More than a hundred pachyderms have been fitted with these devices since December 2011 when this endeavour first started. The precious data gathered is used to prevent human-elephant conflicts and zero-down on poaching grounds. Additionally, the data gained from monitoring wildlife corridors also facilitates the management landscape-level conservation and land development policies.

2. Saving Our Unicorns: The Black Rhino Conservation Programme

Africa’s Black Rhinos are an umbrella species. Risking their life implies calling forth the danger of wiping out an entire ecosystem. Imagine the sheer horror of the 1990s then, when 98% of these beauties were wiped off in lieu of the illegal poaching activities in Kenya. In the wake of an alarming environmental crisis, the Kenyan Wildlife Services, along with WWF Kenya, sought technology to repair the damage. They started off with the thermal imager and long-range cameras to arrest poachers right when they strike.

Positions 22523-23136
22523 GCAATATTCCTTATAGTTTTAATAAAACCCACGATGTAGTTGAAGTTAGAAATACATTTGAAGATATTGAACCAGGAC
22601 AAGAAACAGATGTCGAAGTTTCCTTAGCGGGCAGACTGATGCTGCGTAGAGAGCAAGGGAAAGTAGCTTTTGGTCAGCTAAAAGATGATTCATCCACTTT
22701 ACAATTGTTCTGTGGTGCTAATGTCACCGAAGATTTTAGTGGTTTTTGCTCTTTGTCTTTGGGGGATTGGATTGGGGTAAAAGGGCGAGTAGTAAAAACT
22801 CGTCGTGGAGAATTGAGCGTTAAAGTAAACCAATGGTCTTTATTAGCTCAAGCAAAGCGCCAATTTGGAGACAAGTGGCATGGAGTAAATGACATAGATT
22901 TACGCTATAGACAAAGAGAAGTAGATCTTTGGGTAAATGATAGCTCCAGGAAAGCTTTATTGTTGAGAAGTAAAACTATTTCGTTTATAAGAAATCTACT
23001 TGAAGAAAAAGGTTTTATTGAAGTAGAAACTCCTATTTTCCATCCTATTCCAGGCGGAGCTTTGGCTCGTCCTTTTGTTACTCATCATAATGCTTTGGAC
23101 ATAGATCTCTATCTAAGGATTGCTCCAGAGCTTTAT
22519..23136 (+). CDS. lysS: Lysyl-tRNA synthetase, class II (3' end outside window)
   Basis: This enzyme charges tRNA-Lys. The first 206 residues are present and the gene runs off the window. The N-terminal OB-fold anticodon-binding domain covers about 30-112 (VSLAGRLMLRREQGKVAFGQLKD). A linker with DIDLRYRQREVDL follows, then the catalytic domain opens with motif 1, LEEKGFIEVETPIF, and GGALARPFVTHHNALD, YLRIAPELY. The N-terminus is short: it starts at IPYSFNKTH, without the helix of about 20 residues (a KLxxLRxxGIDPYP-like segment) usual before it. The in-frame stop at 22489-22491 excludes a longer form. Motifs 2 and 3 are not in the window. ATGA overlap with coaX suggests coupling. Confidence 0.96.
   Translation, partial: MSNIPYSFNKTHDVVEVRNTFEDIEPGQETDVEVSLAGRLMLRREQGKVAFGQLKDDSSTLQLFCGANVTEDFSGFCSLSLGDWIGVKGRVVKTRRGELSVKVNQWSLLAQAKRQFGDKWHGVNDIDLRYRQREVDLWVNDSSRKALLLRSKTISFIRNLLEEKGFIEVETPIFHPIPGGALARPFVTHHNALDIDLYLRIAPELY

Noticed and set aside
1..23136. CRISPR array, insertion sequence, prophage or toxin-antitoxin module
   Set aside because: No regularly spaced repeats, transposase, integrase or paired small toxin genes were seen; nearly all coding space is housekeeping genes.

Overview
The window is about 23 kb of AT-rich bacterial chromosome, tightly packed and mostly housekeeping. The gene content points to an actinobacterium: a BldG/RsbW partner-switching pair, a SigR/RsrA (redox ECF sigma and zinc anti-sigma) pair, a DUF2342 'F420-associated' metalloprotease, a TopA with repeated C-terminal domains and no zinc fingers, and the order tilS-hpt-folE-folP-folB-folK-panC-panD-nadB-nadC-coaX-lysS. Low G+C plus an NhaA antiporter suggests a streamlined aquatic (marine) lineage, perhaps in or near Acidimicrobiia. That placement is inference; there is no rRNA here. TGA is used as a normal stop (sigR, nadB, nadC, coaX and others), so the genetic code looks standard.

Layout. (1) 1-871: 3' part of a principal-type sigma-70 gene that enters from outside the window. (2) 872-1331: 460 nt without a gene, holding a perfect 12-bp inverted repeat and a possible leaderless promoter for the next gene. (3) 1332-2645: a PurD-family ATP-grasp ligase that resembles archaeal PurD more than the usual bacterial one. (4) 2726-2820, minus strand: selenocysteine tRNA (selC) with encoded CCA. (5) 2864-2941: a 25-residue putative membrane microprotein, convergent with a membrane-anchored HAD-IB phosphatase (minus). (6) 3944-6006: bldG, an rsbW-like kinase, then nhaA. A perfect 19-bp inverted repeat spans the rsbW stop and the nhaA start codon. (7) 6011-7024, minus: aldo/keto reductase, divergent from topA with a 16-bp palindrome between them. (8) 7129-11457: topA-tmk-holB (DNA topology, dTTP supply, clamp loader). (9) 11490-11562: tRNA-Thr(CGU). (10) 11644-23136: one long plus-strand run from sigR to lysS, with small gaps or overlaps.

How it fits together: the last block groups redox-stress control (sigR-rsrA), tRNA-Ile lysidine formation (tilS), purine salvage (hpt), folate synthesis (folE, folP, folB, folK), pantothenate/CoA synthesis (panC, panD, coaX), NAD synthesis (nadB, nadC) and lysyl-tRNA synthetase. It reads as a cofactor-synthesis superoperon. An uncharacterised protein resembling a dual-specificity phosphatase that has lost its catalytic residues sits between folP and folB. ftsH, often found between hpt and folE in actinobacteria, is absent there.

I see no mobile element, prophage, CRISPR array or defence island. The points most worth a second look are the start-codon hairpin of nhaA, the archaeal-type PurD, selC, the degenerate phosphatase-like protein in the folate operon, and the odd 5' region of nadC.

The Rhino DNA indexing system was next to join the arsenal. With technology capable of backtracking a discovered rhino horn to a poached body, evidence required to prosecute the guilty hit the bull’s eye. Today, their latest development involves monitoring rhino activities through drones. Although the Kenyan government is yet to sanction this move, the fact that their efforts brought back a valuable species from the dead is in itself a commendable feat.

3. An Entire National Park Springs Back to Life: The Gorongosa Restoration Project